We got the Vespers XB-8000 blackbox AIS transponder and splitter. Installation was pretty easy, it has functioned flawlessly, and displays on a smartphone or via wifi or NMEA or a wide range of other devices.

Niels Otto Wind-Jensen

Dear All,
Interesting and inspiring article, John !
I have used the ICOM MA-500TR AIS Transponder since 2011 on a 3 year trip round Ireland and now 2015/2016 on the Norwegian West Coast, with success. The unit came with its own bulky GPS receiver, but with ICOM UK’s good help, I had it converted to accept the GPS signal from the Nexus NX2 Server via RS-232.
Using a separate VHF aerial (for redundancy) situated on top of our open doghouse gives safe coverage to follow other vessels, however, shore based stations are only picked up in closer proximity. This means that AUK cannot readily be followed by
Occasionally we get an ‘ANT MALFUNCTION’ error message, but I have been unable to trace the reason for his.
The next project is to install a dedicated 12V solid state PC permanently in the chart-table for running OpenCPN with two 15” monitors, a fully dimmable one in the doghouse and a simpler one on the chart-table. The AIS will be interfaced to this PC. The reason for opting on OpenCPN is that I like to have a choice on my electronic chart supplier.
Kind regards,
s/y AUK, OE32

Dick Stevenson

Hi Niels,
Was there a reason, other than the bulk of ICOM’s GPS antenna, that you discarded it and got GPS input elsewhere? And was it a complicated adjustment or not so hard after it was figured out? If possible, can you give an idea of what needs to be done? It is always nice to have alternatives and we already have a Furuno GPS unit bringing in GPS data.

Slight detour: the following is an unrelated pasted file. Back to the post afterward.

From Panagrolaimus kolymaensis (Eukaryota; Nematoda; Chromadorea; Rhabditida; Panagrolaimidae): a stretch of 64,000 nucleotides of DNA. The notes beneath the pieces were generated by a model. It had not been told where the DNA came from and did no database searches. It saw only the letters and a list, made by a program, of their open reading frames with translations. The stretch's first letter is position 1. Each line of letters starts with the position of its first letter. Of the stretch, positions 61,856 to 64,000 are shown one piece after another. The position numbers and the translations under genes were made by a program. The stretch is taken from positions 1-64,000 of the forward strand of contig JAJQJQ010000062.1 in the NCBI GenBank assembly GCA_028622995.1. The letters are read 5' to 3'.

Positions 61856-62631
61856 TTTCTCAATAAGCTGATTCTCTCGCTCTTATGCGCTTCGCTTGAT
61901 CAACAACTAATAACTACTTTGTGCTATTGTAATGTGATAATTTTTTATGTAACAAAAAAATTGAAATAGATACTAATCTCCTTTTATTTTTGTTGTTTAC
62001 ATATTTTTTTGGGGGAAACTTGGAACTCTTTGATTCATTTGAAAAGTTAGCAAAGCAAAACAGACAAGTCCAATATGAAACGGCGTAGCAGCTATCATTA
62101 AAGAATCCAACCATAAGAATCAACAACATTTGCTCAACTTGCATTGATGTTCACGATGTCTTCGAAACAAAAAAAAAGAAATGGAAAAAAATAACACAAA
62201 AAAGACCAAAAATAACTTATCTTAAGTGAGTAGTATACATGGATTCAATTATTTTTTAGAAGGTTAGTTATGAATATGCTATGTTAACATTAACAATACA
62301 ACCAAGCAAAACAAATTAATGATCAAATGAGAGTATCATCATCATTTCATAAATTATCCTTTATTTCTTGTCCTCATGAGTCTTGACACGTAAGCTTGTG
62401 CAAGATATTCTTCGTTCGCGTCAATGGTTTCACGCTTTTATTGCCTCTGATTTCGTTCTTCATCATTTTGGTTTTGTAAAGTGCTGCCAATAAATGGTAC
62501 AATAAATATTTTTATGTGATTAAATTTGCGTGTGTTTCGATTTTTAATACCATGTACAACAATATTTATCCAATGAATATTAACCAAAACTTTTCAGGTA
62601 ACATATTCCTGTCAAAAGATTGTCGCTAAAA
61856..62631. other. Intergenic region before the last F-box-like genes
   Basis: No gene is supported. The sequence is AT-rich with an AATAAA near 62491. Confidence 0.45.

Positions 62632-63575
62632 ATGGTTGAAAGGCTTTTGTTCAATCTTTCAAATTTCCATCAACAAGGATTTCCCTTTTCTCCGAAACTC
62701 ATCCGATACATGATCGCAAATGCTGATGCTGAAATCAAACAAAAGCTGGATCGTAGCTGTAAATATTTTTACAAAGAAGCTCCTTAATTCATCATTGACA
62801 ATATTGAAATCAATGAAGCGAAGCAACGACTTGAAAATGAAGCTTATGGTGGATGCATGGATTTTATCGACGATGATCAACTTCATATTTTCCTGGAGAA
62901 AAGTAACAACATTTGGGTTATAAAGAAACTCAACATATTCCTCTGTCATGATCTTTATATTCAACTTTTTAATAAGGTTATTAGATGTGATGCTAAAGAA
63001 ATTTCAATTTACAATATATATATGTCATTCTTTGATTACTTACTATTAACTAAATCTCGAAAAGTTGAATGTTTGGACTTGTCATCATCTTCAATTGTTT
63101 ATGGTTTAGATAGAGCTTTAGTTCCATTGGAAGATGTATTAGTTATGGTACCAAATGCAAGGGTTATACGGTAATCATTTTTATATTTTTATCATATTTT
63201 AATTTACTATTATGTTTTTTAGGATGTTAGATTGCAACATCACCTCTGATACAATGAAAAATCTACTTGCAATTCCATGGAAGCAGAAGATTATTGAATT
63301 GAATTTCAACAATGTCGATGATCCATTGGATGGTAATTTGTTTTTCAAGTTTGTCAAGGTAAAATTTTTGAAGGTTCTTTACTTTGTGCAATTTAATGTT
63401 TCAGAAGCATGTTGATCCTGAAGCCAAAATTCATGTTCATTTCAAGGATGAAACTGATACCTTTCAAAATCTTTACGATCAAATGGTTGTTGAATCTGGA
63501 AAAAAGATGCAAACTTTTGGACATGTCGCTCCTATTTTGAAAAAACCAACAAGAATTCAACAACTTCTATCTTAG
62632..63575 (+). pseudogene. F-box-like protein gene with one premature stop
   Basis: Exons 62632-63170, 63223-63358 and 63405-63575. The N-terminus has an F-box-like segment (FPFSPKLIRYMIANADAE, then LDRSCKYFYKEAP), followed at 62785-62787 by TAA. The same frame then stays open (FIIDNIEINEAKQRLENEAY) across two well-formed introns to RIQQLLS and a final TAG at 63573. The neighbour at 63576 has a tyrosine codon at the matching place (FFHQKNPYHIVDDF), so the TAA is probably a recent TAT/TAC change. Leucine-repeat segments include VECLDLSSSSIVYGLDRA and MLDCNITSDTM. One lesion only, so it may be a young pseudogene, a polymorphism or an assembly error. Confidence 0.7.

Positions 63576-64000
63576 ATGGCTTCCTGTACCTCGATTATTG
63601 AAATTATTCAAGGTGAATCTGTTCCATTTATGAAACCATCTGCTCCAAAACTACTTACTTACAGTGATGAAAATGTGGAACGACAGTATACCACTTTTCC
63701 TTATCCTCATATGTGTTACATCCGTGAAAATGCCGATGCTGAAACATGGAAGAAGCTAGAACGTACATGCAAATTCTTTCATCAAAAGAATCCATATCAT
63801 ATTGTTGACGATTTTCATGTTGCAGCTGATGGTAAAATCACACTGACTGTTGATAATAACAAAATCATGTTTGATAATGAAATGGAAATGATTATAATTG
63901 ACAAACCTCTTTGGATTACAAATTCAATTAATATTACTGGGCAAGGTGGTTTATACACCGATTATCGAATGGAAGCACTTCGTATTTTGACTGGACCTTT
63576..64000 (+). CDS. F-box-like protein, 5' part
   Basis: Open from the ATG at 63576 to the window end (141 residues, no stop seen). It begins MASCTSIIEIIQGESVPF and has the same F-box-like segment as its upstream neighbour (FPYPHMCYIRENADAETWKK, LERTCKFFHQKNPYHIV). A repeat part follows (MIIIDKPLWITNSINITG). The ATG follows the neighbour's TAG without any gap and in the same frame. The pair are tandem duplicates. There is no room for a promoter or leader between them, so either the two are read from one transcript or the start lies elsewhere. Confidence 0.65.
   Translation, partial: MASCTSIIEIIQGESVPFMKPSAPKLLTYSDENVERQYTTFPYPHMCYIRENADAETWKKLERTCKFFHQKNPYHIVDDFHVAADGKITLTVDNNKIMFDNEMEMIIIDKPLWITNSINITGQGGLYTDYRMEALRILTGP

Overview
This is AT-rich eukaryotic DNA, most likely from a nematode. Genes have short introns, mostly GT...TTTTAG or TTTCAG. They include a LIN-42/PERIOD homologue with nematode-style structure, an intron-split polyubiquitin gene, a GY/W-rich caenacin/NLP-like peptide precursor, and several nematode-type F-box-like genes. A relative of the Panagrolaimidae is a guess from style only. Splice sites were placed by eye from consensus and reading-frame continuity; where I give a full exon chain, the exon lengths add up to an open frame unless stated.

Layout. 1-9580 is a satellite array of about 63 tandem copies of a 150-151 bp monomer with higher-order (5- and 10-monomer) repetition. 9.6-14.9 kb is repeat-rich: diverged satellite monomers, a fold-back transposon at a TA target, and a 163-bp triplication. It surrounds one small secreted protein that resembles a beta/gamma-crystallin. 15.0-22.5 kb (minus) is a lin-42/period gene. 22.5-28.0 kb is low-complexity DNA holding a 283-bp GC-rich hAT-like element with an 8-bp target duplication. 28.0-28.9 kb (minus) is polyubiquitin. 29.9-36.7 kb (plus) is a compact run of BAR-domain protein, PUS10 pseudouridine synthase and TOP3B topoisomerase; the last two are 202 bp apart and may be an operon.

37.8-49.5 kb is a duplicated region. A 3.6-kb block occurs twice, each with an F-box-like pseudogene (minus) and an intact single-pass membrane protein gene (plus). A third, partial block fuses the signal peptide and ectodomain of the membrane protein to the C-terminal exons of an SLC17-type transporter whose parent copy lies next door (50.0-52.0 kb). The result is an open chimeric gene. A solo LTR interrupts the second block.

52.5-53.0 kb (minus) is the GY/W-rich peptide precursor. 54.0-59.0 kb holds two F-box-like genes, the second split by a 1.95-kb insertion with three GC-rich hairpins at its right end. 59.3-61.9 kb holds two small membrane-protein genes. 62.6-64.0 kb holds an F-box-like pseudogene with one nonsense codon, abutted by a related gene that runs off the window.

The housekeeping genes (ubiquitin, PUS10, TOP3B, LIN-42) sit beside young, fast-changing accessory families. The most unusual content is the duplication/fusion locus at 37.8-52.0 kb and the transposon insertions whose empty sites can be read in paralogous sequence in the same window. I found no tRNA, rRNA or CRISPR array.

We head for the west coast of Ireland next season.
Thanks, Dick Stevenson, s/v Alchemy

Niels Otto Wind-Jensen

Hi Dick,
I did not see a reason to mount another GPS receiver on the boat; the Nexus GPS and the standalone Koden GPS already gives me redundancy. The ICOM AIS unit was sent to ICOM UK Ltd. who did the modification. After that it was a matter of finding the correct wires to link up and that was no big deal. Good luck in Ireland and do not forget to call into Inishbofin and Clifden.

Dick Stevenson

Hi Niels,
Thanks for the info. Clearly not a swap one does in the field. thanks for the cruising suggestions.
My best, Dick


Hello John,

I’ve been having a long hard look at the Iridium Go and I like what I see, in spite of there being a lot of complaints about it not being usable for Internet. All I really care about is being able to download mail, send text messages and be able to make and receive calls.
From your warning it sounds like you need to be very tech savvy to set it up. What were your key difficulties/obstacles?

Rumen’s experience sounds positive and similar to how I would use it, so I’m optimistic again about the Go. This was not the case after emailing, because they suspended sales of the Go after receiving too many complaints. Here’s what they said: “Customers are complaining that the Internet service does not work, which it doesn’t really… and as such, we were taking the brunt of customer complaints even though we had no control over the network.”
Not a big problem for me, since that’s not why I’d be getting the unit … and hopefully it will improve when they upgrade their network next year.